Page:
Welcome This presentation is presented by Matthew Coles and Izar Tarandach with the EMC Product Security Office. We are presenting a method for identifying and managing security in product development. While our focus today is a result of issues we have observed from teams performing software development in an Agile or iterative lifecycle, this approach may be feasible for more traditional development methods. Ask people why they are at the presentation. Have they done agile before? Are they planning to? Software development team. Scope of work we do at EMC.
Security engineering is a puzzle game. We thought Tetris actually provided an excellent way to represent Agile development. Tetris presents a number of matching qualities: * The game starts cleanly, and builds upon previous layers, ad nauseum * Components are added according to some pattern, but that pattern is not known to the player * The player must somehow make all the pieces fit together, and must do this more quickly as time progresses * When (not if) mistakes are made, holes are present in the structure being built. These holes represent security defects. The caveat: in the real world, those holes are not visible, unless certain activities are performed.
In an Agile development model, requirements are collected and components fit together, but unlike in standard development lifecycles (i.e waterfall) the order and priority is vaguely random. This is similar to the selection pattern of components in the game from the previous slide. Success criteria is also a moving target, and requires the Product Owner to successfully interpret customer and stakeholder requirements. Finally, acceptance tests, functional design, and other metrics are only as good as the subject matter experts knowledge. Given the often shortened timeframe between requirement generation and functional product, there is limited time to review possible options to select the most secure option.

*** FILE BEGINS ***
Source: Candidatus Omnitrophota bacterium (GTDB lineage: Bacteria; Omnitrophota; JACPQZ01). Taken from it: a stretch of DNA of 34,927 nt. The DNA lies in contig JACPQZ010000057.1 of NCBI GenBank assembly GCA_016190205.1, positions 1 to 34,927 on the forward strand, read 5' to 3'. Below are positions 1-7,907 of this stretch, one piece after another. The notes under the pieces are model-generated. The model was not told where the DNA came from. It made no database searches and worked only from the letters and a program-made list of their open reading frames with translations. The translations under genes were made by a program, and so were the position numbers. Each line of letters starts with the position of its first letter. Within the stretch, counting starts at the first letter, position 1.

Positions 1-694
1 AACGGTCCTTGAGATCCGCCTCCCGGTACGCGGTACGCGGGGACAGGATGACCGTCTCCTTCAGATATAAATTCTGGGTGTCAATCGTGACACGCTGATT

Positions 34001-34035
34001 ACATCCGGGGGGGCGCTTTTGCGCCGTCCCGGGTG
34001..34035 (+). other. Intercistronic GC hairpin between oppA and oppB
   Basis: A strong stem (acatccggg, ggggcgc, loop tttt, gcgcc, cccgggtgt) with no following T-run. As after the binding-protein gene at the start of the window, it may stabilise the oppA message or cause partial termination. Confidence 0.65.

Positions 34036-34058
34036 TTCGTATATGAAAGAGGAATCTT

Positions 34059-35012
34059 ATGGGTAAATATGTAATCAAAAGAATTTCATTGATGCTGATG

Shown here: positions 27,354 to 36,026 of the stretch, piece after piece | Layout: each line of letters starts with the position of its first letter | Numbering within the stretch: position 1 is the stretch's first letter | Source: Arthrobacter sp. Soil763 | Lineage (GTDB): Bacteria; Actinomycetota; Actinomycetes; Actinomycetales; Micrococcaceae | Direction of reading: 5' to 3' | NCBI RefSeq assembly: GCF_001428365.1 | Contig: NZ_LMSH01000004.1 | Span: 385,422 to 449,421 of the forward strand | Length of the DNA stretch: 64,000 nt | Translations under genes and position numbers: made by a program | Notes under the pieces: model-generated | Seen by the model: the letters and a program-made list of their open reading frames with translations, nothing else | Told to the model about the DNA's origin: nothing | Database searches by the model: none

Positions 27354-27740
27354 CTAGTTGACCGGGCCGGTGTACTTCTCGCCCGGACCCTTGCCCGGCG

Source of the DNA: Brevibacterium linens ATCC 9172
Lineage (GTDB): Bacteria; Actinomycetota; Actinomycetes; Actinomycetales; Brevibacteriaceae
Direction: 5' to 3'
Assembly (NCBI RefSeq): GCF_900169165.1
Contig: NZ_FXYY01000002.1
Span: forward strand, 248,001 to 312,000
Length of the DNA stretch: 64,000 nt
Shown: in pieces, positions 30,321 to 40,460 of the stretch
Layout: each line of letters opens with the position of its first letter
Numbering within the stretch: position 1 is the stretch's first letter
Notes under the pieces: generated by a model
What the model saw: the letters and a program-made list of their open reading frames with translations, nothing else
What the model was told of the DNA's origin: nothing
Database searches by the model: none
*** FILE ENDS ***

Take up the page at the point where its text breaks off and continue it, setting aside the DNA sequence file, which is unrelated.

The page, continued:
There are of course ways to detect security defects. Risk Analysis – EMC uses a variant of Threat Modeling based on a ”library” tying architecture to threats.
As more features are added, security debt (and therefore risk) increases, without mitigations. When mitigations happen (fixing threats and bugs, not testing or threat modeling), there is a momentary drop in debt/risk. Until security detection activities like Threat Modeling or Code Analysis is performed, debt/risk is ”potential” rather than ”kinetic”.
Caveat: Toolbox cannot alone fix security defects, only help you avoid them. Just-in-time guidance, without the promise of 100% completeness.
Describe how to select based on architecture, and how to choose between generic or specific.
The architecture of the knowledge base upon which the toolbox is created is a great example of the use of the famed expert systems of years gone by. A team looking for help can perform many different queries upon the same fact database: Given a need for a web server, which instance would give me less work to make secure? Given a vulnerability (at any granularity) what instances are NOT vulnerable? Given a set of constraints, what kind of mitigations will I be considering?
Matthew Coles - Izar Tarandach - Security Toolbox
Security Toolbox: Managing Security Risk for Agile Practitioners Matthew Coles & Izar Tarandach RSA, the Security Division of EMC
Challenges in Agile <ul><li>Agile Development simulated by a classic arcade game
Defects (”holes”) occur for many reasons </li><ul><li>Flood of requirements
Security Documentation </li></ul><li>Only Risk Analysis can help avoid security risk </li><ul><li>Before ”security debt” exists